By Bus Through Chile: Chanaral and Pan de Azucar National Park

Next is Chanaral, a town 20km from the Pan De Azucar national park. Chanaral is nothing amazing – dusty, a bit dilapidated, but it seems friendly enough and we have a pretty good double room at Hotel Jimenez on the main strip for 10000Pesos a night. (The owner – nice chap – lets us use the kitchen to self cater and actually discounts after we negotiate for additional days).

The first night is really exciting! Some food, a glass of wine, then drift off to bed for peaceful sleep… until about 3AM when I awake with the whole room rattling like hell around me! For half a minute I just lie there: “Hey, this is fun… Is it better to stay here or should I get out of the room where the metal framework holding up the roof can fall on my head. Or maybe out on the street… Should I wear my shoes? It would be pretty cold out there in my underwear…” The earthquake goes on for a minute or two. We head out to the patio and stand there. Another Chilean guest is standing there, grinning with excitement, “Es muy fuerte no?!” Then the big question materializes: will there be a tsunami? I try to focus on the sea. Can’t see it. What is it – a kilometre away? Five hundred metres? A few minutes pass. No alarms. No tsunami warnings. Back to bed then I guess. Next morning the Anja and Mary are on their Iphones; it was a 6.2.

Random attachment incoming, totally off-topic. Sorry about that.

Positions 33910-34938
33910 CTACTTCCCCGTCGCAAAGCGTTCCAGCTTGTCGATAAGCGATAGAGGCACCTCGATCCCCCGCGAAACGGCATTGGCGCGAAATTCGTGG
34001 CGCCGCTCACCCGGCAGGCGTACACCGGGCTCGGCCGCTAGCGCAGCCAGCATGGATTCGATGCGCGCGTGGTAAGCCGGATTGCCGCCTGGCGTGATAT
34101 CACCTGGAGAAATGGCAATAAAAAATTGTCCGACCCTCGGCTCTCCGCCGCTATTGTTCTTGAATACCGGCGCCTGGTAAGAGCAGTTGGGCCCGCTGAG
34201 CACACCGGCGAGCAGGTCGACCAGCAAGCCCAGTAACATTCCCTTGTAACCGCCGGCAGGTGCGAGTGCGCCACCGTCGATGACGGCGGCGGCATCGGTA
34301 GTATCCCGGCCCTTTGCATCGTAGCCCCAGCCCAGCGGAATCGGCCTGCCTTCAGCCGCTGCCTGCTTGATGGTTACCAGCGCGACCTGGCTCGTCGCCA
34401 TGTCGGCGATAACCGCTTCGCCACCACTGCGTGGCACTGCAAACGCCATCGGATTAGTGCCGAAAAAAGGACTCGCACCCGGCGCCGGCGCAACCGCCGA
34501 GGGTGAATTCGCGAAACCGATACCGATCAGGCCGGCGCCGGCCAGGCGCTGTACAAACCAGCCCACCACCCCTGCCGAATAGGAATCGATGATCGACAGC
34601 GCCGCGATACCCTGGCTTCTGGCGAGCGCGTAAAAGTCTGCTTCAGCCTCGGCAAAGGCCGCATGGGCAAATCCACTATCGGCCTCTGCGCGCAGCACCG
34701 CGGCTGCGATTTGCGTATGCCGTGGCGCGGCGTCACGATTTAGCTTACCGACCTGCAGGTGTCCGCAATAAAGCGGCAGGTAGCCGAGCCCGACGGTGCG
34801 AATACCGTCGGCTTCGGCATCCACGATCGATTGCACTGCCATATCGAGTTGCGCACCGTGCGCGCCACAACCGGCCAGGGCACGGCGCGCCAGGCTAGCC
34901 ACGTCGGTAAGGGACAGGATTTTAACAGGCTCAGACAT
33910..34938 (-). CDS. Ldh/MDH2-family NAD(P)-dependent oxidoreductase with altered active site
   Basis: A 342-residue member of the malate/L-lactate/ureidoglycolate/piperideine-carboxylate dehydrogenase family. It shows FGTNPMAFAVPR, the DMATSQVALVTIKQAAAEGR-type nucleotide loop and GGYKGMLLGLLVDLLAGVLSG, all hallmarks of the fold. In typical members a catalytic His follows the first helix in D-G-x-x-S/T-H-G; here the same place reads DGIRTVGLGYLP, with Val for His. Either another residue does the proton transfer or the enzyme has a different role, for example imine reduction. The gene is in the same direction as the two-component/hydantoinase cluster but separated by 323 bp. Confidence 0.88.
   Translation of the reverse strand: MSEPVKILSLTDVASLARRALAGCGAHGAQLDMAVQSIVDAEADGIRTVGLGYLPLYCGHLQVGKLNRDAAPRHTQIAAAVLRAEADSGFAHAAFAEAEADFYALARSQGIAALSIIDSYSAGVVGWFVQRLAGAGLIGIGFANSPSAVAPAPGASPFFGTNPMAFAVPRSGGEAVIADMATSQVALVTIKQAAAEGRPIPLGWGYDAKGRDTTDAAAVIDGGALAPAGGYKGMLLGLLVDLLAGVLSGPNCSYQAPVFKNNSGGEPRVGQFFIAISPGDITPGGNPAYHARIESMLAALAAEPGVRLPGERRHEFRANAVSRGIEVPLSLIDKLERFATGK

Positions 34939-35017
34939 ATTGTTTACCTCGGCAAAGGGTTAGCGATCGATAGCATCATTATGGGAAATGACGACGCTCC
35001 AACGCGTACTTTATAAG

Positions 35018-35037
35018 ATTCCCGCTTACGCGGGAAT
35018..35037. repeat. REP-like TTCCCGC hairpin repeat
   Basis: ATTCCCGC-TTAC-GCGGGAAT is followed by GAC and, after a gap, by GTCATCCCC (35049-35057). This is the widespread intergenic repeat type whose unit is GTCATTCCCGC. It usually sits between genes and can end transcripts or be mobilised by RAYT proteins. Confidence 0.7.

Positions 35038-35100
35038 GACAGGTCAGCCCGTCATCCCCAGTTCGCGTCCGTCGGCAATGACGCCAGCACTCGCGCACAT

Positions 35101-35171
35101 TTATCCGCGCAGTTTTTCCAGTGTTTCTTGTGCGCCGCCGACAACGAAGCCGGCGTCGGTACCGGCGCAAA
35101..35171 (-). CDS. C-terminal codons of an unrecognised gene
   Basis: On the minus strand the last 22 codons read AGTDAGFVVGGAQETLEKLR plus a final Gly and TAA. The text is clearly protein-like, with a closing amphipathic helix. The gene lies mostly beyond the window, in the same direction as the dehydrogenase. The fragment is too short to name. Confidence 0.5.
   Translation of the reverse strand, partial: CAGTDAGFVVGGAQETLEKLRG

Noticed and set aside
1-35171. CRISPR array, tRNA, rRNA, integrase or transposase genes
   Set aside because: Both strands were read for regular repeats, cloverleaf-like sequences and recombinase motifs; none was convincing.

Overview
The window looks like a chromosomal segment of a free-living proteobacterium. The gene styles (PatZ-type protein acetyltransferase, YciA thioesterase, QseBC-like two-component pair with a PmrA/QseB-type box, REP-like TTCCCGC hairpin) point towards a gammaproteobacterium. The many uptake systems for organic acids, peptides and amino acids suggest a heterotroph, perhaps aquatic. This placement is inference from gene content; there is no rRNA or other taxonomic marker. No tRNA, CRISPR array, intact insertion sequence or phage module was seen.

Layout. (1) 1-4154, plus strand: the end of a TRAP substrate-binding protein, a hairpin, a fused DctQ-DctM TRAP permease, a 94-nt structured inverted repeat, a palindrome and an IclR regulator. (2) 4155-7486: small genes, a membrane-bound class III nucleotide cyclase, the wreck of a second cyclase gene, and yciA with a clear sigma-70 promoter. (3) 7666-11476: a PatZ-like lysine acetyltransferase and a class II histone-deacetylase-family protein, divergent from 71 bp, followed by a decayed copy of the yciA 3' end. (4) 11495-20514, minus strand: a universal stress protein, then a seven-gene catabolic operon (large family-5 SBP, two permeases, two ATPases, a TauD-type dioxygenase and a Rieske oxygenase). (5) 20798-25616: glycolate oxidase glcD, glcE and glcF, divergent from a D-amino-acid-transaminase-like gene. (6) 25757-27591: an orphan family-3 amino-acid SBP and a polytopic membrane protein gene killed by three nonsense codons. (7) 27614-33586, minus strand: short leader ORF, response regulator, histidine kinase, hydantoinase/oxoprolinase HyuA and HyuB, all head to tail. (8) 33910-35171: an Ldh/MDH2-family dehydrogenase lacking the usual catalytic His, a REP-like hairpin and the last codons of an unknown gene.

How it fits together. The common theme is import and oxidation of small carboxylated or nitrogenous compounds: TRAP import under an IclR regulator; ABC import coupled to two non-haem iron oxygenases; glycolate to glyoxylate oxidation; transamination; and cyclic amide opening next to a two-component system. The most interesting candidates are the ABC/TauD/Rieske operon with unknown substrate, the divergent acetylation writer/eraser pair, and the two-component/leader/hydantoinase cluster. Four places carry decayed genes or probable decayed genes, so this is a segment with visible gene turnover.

With the most business-man-like taxi driver ever, we drive out to the Pan De Azucar reserve. He scoops us up the night before on the street and he’s got is all figured out, we can’t say no.

On the way he points out a beautiful bay with interestingly coloured beach – apparently contaminated with Copper Sulphate due to runoff from mining activity in the mountains. Can’t swim there even now.

We spend the day walking around, looking at the rocks, sand and an endless sea of interesting cacti.

There’s really not much more there, it’s a bit of a desert But it’s beautiful. Everything is shades of brown, sand and rock, and where land meets the sea the coast line looks ancient, rough and battered.

Note: The guide at the entrance suggested a circular route we could apparently do in a day, leading out on the road and back to the fishing village over the mountains closer to the coast line: I wouldn’t recommend trying this unless you’re equipped for an over-nighter out there, because it seems to me like too much to do in one day and the return route (apparently no road of clear track) in dusk or dark would be a death trap. There’s camping facilities in the park near the village by the way.

The tiny fishing village near the entrance is itself a sight, behind cliffs that seem to protect it from being washed away itself.

Here we watch the fishermen skin their catch for sale and feed the guts to the flocks of Pelican birds waiting. What a spectacle! This is really worth seeing.

Of course we got ourselves some fish to take home for a feast back at Jimenez.

The taxi driver collects us and takes us by his house on the way home, where his wife is baking cakes, biscuits and the like – his second business – one of many. Then, back on the main street, something happens which will change our plans dramatically…. (see next article)